Monitoring and Indicators
BirdLife data on species, sites and habitats are being used to set benchmarks and base-lines, so as to monitor the state of the world's birds and other biodiversity, and to indicate our progress towards a more sustainable world.
How to measure real progress in conservation?
Indicators are useful tools for measuring changes over time, and can provide valuable insights into important issues. But what you measure and how you measure it expresses your priorities.
BirdLife International is interested in indicators for biodiversity conservation, indicators which track:
- The changing status of biodiversity (the slide towards endangerment of some ecosystems, habitats, species, populations, genes – as well as the positive trends – over time and space)
- The actual and potential pressures on biodiversity (the dynamic processes that cause negative trends, especially those caused by human agency – e.g. habitat destruction and degradation, pollution, climate change, introduced species, desertification)
- The success or otherwise of our human responses to such threats (the processes that drive positive trends in biodiversity conservation, such as the formation and development of NGOs and the implementation of public campaigns, policies, programmes, laws, conventions, action plans and management plans).
Keeping track of a changing world
By monitoring indicators over time and space, 'norms' or baselines can be established, from which positive or negative trends can be distinguished and quantified, thus allowing the BirdLife Partnership to measure changes in biodiversity status, to track and respond to pressures on biodiversity, and to assess the effectiveness of responses aimed at maintaining and restoring biodiversity.
BirdLife's approach to using birds as indicators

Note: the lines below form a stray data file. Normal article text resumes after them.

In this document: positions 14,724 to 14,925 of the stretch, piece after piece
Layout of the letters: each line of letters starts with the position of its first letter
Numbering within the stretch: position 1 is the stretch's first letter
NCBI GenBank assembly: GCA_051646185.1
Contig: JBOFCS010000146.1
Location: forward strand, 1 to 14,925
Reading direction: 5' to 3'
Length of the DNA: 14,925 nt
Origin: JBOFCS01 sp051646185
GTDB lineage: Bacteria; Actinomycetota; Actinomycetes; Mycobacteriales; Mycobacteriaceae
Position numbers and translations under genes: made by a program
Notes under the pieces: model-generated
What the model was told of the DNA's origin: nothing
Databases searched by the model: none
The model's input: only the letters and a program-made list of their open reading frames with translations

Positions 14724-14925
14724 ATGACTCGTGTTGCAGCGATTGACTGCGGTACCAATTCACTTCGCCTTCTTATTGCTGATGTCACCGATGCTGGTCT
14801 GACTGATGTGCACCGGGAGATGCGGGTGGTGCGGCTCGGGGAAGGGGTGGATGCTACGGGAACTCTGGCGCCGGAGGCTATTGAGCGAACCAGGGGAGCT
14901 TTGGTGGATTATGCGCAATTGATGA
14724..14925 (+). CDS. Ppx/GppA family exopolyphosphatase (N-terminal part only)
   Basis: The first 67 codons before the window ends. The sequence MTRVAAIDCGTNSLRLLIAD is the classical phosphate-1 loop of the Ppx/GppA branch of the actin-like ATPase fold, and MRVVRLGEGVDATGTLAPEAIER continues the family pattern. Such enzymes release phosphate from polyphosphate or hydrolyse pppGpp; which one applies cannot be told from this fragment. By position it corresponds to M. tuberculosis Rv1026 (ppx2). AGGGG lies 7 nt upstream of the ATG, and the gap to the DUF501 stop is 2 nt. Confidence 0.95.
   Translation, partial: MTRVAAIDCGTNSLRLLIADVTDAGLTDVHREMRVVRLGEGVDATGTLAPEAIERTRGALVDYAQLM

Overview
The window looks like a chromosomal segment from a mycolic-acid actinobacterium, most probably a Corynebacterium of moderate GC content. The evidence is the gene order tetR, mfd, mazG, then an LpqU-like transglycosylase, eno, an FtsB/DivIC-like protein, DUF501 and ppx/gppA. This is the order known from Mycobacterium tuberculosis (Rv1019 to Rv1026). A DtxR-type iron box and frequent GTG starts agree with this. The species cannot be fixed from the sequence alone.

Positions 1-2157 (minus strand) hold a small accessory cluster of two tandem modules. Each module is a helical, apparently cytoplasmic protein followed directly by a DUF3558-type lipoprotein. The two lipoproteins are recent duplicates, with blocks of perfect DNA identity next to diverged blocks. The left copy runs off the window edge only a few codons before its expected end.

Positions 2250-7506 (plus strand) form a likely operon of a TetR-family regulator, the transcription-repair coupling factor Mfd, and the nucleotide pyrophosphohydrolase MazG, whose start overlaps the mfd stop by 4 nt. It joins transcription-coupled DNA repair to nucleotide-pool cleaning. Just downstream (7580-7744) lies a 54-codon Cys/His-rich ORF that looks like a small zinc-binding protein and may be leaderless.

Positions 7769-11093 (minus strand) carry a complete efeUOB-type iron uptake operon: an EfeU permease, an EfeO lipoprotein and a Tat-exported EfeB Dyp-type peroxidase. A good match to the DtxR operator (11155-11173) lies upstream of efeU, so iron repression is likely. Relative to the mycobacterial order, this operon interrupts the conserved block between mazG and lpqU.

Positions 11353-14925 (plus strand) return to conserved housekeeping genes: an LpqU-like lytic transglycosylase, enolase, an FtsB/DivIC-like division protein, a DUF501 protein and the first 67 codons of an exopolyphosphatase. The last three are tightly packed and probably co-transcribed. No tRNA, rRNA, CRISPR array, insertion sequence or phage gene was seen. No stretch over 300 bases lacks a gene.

Are we on track to achieve the target of reducing the rate of biodiversity loss by 2010? Birds can make a major contribution to a global monitoring scheme because of the wealth of information available and because they are very useful indicators for other kinds of biodiversity (see: Are Birds Good Indicators?). A suite of relevant bird indicators is now taking shape. These three indicators provide a set of global biodiversity indicators which can sit beside other robust indicators of economic and social progress to help ensure sustainable development.
- The Red List Index measuring global and regional trends in the extinction risk of all species.
- Important Bird Area Indices measuring trends in the condition of sites, pressures on them, and responses in place.
- Wild Bird Indicators measuring population trends of representative wild species to indicate trends in the condition of habitats.
Next Page » The Red List Index
- Meeting the 2020 biodiversity targets: action and monitoring based on birds (PDF, 1.8mb)
- Birds provide unique information for assessing global biodiversity trends (PDF, 119 KB)
- Birds as biodiversity indicators of sustainability in Europe (PDF, 154 KB)
- Proposed BirdLife bird-based biodiversity indicators (Word doc, 136 KB)
- Brochure on standardized sustainable monitoring in African Eastern Arc Mountains and Coastal Forests (PDF, 800kb)